Posts

Have you seen the television ad about the boy who learns sign language so he can share his sandwich with a classmate?  His name is Joey. The ad opens with Joey lying on his bed, looking at his phone, wearing headphones, and positioning his fingers as if he is learning sign language.

In the next scene Joey is in a swing, looking at his phone, wearing headphones, and again, positioning his fingers as if he is learning sign language. In the third scene, Joey is signing in a mirror while he is brushing his teeth.  The scene cuts to his father making a sandwich for Joey’s lunch.

Then we see Joey on a bus, looking at his phone, wearing headphones, and practicing sign language.  He arrives at school, walks down the hall, looking at his phone, wearing his headphones, practicing his sign language.  In this scene he is so engrossed in learning and practicing sign language, he does not hear his teacher say, “Hey, Joey,” as he walks down the hall.

The Final Scene

The final scene is in the lunchroom.  Joey enters the room with his lunch.  He spots a girl carrying her lunch tray.  As she sits at a table by herself, Joey walks up to her, with his sandwich, and signs out the words, “Hi. My name is Joey. Do you want to share my sandwich?”

And she signs in response, “I’d like that.” Joey sits down with her, offers her half his sandwich, and they eat lunch together.

The caption at that point in the ad is “Good feeds our connections. Good feeds us all.”

 

Connections

Wow!

When I saw that commercial for the first time, I could not believe it was a lunch meat commercial.  I thought it was an ad for a church.

The makers of the ad say,

“…choosing good isn’t always about grand gestures; sometimes it’s as simple as sharing a sandwich or doing the right thing by making better decisions when the path might be confusing and out of reach…choosing to be more imaginative, generous, kind, or loving, there can never be too much good in the world.”

Oh, one more bit of information.  The title of the commercial is “Connections.”

God’s Presence

Now, I don’t want to make more of this than it is, but I want to share with you what this ad has stirred up in me.  I experienced God’s loving presence in and through this story.

I experienced God’s love through Joey offering hospitality to someone who was marginalized by her disability.  Joey exemplified hospitality at its best.

  • Joey decided he wanted to connect with the girl in the lunchroom.
  • He learned what was needed to make the connection. Because she had a hearing disability, he needed to learn sign language so he could talk with her in her language.
  • He focused on making the connection. Joey not only identified what needed to be done (sign language), he took the time to learned and to practice the sign language.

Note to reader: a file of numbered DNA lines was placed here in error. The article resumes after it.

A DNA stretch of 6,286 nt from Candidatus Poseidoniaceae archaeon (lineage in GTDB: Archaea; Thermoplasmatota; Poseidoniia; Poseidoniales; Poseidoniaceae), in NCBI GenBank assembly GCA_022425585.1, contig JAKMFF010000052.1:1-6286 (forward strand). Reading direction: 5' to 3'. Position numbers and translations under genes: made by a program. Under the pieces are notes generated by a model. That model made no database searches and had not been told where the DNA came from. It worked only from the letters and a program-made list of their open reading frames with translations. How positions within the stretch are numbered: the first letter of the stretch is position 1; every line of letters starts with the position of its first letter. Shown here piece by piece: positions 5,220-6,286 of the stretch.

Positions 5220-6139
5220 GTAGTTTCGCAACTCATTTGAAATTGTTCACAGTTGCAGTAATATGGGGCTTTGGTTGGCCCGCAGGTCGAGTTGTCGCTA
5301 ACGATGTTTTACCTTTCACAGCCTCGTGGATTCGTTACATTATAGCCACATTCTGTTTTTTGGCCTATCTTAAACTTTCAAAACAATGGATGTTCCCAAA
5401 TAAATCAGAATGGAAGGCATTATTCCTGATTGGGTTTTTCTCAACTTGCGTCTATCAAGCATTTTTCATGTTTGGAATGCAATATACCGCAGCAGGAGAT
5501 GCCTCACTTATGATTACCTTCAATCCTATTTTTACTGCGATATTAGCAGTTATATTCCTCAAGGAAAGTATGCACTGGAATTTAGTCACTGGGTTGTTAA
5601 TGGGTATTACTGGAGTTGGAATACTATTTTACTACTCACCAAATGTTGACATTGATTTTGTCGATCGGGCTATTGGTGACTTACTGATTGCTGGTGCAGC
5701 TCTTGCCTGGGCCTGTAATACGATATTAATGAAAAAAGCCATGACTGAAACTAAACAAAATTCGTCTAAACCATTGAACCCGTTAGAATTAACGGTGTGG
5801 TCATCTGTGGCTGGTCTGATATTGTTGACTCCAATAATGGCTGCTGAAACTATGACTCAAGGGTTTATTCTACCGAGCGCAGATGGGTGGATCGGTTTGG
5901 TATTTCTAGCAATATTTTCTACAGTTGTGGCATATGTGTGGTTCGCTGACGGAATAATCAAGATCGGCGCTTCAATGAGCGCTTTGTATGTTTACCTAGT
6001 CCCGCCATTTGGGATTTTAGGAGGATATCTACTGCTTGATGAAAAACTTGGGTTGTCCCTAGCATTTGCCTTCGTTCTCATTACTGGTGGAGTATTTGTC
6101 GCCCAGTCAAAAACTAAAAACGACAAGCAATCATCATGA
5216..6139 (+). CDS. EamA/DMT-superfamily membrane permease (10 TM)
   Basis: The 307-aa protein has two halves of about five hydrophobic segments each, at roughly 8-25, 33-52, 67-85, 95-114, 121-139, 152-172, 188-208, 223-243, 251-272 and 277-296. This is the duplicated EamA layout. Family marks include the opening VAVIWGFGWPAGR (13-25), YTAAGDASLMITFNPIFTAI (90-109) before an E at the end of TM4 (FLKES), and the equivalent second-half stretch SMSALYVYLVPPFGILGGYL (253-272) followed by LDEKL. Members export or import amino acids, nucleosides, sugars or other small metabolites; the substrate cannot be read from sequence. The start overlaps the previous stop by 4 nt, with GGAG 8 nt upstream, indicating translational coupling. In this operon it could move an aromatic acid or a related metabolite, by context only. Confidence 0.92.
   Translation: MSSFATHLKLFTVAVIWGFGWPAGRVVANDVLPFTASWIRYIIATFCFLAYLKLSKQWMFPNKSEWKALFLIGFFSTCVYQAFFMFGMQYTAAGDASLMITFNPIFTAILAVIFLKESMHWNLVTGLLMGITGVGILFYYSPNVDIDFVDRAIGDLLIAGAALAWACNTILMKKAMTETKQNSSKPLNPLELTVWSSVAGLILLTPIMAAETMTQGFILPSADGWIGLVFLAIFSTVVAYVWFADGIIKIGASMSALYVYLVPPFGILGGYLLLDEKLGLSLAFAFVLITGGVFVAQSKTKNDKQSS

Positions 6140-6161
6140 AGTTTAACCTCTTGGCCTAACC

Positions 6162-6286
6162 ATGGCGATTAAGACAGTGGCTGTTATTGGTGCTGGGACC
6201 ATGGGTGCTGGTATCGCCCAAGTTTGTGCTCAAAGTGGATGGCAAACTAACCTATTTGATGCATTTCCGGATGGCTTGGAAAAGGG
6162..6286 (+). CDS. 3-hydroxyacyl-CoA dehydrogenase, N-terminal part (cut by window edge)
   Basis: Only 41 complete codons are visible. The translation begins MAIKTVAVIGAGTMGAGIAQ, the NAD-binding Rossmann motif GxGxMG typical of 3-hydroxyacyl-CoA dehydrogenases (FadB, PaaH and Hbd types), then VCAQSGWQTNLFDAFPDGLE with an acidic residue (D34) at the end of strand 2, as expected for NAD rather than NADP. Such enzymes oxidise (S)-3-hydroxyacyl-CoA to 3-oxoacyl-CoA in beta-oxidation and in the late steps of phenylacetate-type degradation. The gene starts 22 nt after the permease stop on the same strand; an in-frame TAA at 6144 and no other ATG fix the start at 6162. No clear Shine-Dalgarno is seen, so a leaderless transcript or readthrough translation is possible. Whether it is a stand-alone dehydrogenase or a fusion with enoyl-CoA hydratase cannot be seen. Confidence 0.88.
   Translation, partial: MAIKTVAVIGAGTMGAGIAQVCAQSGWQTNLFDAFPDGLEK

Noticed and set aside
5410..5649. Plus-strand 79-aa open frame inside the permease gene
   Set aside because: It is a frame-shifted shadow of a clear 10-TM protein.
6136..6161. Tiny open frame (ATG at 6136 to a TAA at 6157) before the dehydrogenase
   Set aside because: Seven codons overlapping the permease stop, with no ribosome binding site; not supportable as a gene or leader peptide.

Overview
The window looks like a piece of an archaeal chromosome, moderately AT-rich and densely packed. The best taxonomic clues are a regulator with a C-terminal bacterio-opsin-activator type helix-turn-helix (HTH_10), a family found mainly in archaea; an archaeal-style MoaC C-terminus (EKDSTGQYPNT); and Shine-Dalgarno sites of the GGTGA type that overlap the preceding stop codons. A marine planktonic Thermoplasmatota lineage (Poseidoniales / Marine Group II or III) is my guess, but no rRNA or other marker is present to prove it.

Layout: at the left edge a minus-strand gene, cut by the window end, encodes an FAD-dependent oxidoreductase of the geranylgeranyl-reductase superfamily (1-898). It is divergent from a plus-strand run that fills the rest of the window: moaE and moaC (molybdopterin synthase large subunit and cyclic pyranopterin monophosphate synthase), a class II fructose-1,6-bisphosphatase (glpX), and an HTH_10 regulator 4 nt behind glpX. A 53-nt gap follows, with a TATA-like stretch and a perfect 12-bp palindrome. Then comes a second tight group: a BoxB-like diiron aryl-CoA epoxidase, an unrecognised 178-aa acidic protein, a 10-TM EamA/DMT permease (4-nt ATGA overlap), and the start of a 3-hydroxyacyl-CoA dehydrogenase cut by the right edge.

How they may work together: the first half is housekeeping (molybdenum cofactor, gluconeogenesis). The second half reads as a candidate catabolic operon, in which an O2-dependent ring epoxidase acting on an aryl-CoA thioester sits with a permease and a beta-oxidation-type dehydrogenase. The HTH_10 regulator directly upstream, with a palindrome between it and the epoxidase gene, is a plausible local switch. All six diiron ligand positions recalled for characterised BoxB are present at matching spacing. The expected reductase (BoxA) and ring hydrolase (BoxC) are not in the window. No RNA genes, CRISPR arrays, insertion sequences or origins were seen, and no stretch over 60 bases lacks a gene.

• Joey made his connection by sharing part of himself to meet her need. He not only learned the sign language but he developed a relationship with the girl by sitting with her, offering part of his sandwich, and making the connection.

…all in a 30-second commercial.

Sharing God’s Love Through Hospitality

Have you considered showing God’s love through offering hospitality? Consider the following:

  • “Welcome one another just as Christ has welcomed you, for the glory of God” (Roman 15:7). What would happen if you welcome one another as God in Christ has welcomed us?
  • “The Word became flesh and dwelt among us” (John 1:14). God came to be with us in a way we could understand. God relates to us to help us relate to God and to one another. What could happen if we engaged with our community or neighborhood in a way that takes the people seriously?
  • “For God so loved the world that he gave his only Son…” (John 3:16). Love is the motivation for the connection. Do you and your congregation love the people in the community so much that you are willing to give yourselves?

The Question of Hospitality Transforming Mission

Consider Hospitality

Will you consider Joey’s pattern in sharing God’s love with your community and neighborhood? Consider the following:

  • Do you and your church want to connect with the community or neighborhood where you are located? Just saying you want to connect does not make the connection.
  • What is needed to make the connection? What do you need to learn about the community or the people with whom you want to connect?
  • We can and should pray. “O God, send us the people no one else wants and help us receive the people you send to us.”
  • We can and should engage people in conversation. Take a walk through the community and ask the people you meet these three questions:

1) “What do you love about our community/neighborhood?”

2) “What are the needs in our community?”

3) “Would you be willing to help us meet any of those needs?”

  • Are you willing to make your connection a priority? Are you willing to learn what you need to learn and to practice what you have learned to make the connection?

It’s time to develop relationships to make connections with others.

 

Hospitality as a Response to God’s Grace

The foundation of hospitality is found in responding to God’s grace in your life.  As individuals, we become hospitable when we receive God’s acceptance from others.  As a community of faith, we become hospitable when we live in an authentic relationship with one another.

So, who in your community would benefit from God’s love?  Are you willing to learn to connect with them? What part of yourself are you willing to give to love as you have been loved?

Your answer reveals your hospitality!

Prayer for Hospitality Transforming Mission

My fourth grade Sunday school teacher, Mary, would greet me every Sunday at the classroom door with the words, “Timmy, I knew you were going to be here this morning.” Then with a welcoming hug, she would send me into the classroom to meet other classmates who had gathered.  As I entered the room I would hear her say, “Nancy, I knew you were going to be here this morning.” When I would look back she would be hugging Nancy and sending her into the room to meet the rest of us.  Mary greeted us as if she had been waiting all week for us and as if we were the most important people she knew.